Institutional Scholarship

Should the Fed be Allowed to Lend to Insolvent Businesses?

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dc.contributor.advisor Kontorovich, Vladimir
dc.contributor.author Bergman, Benjamin Samuel
dc.date.accessioned 2014-08-05T20:00:51Z
dc.date.available 2014-08-05T20:00:51Z
dc.date.issued 2014
dc.identifier.uri http://hdl.handle.net/10066/14546
dc.description.abstract The Dodd-Frank Act of 2010 was passed in response to the financial crisis beginning in 2007 known as the Great Recession. The purpose of the Act is "To promote the financial stability of the United States by improving accountability and transparency in the financial system, to end "too big to fail", to protect the American taxpayer by ending bailouts, to protect consumers from abusive financial services practices, and for other purposes." The Act creates the first ever legal mandate prohibiting the Federal Reserve from lending to insolvent institutions. Is this mandate a good thing? According to a vast portion of the economic literature on the proper role of lender of last resort, a central bank should not lend to an insolvent business. However, the Great Recession has made clear that under certain circumstances the bailout of an insolvent firm may be the best policy option.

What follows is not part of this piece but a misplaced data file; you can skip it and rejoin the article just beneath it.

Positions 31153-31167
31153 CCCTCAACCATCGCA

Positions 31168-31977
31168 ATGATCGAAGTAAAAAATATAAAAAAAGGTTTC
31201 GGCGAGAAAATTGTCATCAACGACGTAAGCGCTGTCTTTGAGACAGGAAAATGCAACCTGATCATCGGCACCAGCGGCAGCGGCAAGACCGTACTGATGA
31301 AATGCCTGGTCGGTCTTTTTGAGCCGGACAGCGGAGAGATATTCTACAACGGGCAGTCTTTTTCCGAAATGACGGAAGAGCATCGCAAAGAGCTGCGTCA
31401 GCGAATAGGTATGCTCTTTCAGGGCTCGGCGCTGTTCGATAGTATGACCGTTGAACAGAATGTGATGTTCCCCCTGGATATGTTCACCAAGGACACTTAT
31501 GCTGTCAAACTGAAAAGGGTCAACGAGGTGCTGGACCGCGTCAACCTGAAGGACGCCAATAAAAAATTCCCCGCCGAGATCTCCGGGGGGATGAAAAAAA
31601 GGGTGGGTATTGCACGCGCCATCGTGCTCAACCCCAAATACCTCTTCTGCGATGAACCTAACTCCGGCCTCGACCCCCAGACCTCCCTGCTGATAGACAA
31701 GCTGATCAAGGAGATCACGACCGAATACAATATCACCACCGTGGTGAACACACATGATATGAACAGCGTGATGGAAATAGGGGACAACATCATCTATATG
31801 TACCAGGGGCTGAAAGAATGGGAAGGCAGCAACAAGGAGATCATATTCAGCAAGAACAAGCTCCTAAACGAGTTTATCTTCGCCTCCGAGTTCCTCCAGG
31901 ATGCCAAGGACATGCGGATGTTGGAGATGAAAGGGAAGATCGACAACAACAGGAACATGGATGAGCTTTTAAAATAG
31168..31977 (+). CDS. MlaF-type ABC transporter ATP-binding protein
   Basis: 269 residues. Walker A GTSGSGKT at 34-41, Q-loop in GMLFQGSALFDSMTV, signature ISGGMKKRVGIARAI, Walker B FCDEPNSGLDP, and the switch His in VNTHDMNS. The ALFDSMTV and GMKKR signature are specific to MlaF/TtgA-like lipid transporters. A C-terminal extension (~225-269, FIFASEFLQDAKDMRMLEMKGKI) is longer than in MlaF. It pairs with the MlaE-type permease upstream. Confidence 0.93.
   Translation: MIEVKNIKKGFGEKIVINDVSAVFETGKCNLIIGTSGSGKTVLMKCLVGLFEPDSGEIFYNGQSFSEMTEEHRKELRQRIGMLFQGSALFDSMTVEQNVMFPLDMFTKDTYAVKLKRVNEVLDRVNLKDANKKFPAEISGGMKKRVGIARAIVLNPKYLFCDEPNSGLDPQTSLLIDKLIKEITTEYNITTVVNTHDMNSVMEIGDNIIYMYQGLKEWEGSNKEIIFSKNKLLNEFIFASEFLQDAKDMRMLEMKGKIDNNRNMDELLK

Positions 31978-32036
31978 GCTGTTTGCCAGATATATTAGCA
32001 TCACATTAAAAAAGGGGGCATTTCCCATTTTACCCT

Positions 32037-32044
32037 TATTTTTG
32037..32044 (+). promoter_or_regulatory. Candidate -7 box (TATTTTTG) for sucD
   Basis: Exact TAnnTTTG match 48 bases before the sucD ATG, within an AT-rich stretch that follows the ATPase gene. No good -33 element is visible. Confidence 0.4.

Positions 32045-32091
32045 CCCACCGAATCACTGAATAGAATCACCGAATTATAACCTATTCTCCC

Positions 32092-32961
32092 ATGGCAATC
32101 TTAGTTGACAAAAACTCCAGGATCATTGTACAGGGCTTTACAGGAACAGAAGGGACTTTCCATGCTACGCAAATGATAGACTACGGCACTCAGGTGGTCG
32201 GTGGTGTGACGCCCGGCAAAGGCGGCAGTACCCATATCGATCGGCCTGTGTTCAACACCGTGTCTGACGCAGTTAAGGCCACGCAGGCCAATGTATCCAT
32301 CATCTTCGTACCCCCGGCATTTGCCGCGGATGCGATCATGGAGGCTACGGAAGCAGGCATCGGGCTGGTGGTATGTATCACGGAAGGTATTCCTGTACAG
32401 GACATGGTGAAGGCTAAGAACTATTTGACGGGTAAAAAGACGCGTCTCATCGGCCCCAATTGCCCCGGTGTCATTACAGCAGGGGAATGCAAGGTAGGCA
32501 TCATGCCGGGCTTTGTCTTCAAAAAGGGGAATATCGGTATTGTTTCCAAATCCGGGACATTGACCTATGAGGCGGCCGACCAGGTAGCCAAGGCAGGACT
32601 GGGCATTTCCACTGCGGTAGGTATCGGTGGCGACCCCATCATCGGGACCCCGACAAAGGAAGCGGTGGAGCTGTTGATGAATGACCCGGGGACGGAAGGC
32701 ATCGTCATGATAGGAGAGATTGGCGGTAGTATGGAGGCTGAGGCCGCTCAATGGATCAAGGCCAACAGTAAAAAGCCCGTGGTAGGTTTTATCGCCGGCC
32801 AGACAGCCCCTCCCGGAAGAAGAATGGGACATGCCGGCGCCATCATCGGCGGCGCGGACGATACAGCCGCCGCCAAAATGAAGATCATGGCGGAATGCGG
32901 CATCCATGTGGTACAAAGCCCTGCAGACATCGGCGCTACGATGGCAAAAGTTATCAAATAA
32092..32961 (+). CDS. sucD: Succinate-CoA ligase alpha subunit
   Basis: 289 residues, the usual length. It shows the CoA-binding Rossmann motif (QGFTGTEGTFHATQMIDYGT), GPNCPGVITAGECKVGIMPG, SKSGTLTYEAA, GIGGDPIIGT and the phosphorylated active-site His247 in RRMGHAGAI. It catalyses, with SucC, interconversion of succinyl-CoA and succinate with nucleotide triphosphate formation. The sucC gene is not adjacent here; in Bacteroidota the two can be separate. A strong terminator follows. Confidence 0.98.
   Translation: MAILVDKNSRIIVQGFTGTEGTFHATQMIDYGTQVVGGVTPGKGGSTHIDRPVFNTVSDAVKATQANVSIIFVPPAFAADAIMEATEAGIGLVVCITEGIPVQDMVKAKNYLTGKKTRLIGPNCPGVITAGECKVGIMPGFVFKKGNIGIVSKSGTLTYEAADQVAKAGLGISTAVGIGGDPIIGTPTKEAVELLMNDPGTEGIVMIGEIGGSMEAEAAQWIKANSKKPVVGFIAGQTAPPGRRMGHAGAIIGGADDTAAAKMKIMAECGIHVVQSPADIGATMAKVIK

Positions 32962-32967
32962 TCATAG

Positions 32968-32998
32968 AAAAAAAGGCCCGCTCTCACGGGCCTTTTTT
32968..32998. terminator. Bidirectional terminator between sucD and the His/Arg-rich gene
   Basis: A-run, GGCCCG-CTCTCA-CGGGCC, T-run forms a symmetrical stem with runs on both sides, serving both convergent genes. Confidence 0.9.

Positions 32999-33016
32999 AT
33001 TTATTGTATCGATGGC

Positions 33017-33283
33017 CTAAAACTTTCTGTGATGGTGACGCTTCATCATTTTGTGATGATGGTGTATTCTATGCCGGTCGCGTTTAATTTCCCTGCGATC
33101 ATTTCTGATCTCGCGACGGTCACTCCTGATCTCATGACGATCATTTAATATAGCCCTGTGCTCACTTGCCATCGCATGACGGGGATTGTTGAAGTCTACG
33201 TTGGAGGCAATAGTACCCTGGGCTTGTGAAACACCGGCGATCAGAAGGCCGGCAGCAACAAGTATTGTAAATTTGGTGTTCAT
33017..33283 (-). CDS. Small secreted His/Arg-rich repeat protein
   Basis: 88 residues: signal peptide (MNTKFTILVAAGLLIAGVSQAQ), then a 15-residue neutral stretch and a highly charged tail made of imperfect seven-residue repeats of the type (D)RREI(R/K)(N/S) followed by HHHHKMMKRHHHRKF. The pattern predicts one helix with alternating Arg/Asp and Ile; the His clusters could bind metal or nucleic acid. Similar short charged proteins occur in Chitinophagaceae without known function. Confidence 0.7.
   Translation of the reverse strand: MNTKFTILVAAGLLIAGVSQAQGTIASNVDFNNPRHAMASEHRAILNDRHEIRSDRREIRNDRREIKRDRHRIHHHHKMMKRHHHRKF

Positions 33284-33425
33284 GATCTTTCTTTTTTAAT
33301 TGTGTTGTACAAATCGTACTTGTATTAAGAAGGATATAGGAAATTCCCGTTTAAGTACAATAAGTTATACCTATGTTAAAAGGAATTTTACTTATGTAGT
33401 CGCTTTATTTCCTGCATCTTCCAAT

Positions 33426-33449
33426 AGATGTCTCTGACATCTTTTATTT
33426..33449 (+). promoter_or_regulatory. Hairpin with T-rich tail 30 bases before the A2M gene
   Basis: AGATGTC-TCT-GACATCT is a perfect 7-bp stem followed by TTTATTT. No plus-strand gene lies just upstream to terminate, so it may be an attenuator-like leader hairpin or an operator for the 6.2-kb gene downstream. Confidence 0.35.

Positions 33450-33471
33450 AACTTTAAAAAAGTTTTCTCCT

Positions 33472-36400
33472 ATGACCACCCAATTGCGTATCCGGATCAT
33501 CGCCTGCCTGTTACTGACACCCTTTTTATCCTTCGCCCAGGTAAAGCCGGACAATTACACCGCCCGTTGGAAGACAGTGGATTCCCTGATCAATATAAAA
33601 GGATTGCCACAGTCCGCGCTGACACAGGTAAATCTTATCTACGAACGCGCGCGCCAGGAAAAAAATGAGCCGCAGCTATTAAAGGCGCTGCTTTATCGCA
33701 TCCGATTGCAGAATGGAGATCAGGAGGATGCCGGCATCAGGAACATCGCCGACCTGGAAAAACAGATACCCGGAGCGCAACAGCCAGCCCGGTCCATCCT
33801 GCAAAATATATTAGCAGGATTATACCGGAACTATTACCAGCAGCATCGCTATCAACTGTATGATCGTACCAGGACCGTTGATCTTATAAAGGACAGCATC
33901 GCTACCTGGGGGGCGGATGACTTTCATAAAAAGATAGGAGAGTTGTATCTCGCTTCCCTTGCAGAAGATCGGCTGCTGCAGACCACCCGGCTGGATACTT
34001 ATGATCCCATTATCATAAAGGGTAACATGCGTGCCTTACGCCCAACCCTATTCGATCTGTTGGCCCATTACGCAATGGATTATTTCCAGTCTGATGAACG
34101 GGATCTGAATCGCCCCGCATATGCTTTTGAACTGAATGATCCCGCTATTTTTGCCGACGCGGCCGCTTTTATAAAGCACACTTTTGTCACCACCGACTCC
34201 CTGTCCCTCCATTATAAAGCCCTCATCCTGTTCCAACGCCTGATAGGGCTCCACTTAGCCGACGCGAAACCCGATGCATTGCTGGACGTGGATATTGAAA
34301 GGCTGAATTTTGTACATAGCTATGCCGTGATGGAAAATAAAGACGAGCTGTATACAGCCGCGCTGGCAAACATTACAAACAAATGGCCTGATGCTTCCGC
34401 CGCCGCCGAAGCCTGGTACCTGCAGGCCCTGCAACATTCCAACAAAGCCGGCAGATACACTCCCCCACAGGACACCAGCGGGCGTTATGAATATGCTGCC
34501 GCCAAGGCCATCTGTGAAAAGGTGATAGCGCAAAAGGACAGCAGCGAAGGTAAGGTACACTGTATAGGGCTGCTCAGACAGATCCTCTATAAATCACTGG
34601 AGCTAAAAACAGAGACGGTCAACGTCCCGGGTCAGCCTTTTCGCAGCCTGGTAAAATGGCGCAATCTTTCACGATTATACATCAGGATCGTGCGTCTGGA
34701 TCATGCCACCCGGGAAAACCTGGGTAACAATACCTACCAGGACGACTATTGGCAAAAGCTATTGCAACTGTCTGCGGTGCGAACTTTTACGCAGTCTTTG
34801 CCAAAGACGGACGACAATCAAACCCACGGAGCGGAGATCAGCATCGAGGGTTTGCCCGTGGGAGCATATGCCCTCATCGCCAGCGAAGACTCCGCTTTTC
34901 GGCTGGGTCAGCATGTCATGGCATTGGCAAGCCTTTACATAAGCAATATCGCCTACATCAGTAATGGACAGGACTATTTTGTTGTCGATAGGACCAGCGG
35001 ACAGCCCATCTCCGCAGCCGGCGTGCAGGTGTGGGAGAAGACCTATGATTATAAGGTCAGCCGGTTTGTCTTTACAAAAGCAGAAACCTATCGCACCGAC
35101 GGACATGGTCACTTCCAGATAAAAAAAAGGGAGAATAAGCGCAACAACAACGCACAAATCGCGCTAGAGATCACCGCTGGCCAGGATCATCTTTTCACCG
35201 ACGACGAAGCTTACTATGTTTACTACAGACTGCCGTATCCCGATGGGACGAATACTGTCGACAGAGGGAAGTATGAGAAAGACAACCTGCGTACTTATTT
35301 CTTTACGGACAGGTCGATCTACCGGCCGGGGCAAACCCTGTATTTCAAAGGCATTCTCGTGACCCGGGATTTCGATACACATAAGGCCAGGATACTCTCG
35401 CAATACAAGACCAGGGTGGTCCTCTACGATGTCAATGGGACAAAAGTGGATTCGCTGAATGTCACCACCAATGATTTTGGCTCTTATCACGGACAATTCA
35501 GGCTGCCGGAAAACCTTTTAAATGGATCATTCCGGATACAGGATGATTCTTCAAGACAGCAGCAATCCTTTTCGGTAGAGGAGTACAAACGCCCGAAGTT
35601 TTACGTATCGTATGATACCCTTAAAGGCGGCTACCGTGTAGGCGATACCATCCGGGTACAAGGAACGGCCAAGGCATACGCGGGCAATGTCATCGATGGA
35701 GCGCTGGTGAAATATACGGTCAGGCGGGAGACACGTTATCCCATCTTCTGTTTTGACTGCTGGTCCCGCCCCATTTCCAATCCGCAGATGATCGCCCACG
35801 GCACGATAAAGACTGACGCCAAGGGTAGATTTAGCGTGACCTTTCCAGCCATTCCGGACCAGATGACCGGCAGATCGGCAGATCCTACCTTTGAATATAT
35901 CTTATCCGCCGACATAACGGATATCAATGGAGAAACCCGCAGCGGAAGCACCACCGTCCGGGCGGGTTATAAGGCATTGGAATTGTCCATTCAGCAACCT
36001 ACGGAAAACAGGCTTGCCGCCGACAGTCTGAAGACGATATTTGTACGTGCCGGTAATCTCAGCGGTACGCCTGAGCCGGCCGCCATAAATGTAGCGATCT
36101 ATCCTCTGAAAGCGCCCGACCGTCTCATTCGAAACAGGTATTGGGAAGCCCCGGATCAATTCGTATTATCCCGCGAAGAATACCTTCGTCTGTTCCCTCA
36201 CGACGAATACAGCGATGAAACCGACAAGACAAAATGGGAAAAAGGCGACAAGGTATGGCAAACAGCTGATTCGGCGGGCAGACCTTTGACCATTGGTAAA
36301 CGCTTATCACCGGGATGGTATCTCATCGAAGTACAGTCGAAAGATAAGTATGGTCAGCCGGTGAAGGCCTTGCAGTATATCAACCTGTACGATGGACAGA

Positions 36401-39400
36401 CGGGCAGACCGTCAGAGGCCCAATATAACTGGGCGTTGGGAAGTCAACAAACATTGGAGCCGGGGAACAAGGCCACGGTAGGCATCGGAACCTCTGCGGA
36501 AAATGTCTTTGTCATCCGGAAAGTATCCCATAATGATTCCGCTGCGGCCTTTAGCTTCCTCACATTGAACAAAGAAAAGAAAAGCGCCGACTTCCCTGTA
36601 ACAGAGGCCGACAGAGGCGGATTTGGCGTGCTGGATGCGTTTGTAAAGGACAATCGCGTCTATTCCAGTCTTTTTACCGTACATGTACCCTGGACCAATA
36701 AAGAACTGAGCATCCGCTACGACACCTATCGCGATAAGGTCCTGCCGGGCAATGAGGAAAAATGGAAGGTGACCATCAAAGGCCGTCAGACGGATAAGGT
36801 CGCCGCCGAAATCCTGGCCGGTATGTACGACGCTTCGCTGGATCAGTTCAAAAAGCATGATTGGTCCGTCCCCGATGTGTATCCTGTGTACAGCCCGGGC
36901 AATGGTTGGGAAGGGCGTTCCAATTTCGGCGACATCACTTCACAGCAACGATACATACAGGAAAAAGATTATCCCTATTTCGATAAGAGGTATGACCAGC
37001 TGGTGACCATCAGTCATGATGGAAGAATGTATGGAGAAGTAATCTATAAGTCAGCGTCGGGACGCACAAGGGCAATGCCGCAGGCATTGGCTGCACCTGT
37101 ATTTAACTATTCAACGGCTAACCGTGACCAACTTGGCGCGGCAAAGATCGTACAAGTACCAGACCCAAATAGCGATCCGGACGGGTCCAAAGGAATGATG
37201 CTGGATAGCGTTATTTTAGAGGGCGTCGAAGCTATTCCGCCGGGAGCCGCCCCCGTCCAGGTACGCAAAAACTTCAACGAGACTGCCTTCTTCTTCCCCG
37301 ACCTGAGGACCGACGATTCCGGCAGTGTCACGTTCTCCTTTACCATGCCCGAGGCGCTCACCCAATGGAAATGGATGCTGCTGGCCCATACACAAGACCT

dc.description.sponsorship Haverford College. Department of Economics
dc.language.iso eng
dc.rights.uri http://creativecommons.org/licenses/by-nc/3.0/us/
dc.subject.lcsh Bankruptcy -- United States -- Management
dc.subject.lcsh Federal Reserve banks -- United States -- Finance
dc.title Should the Fed be Allowed to Lend to Insolvent Businesses?
dc.type Thesis
dc.rights.access Open Access


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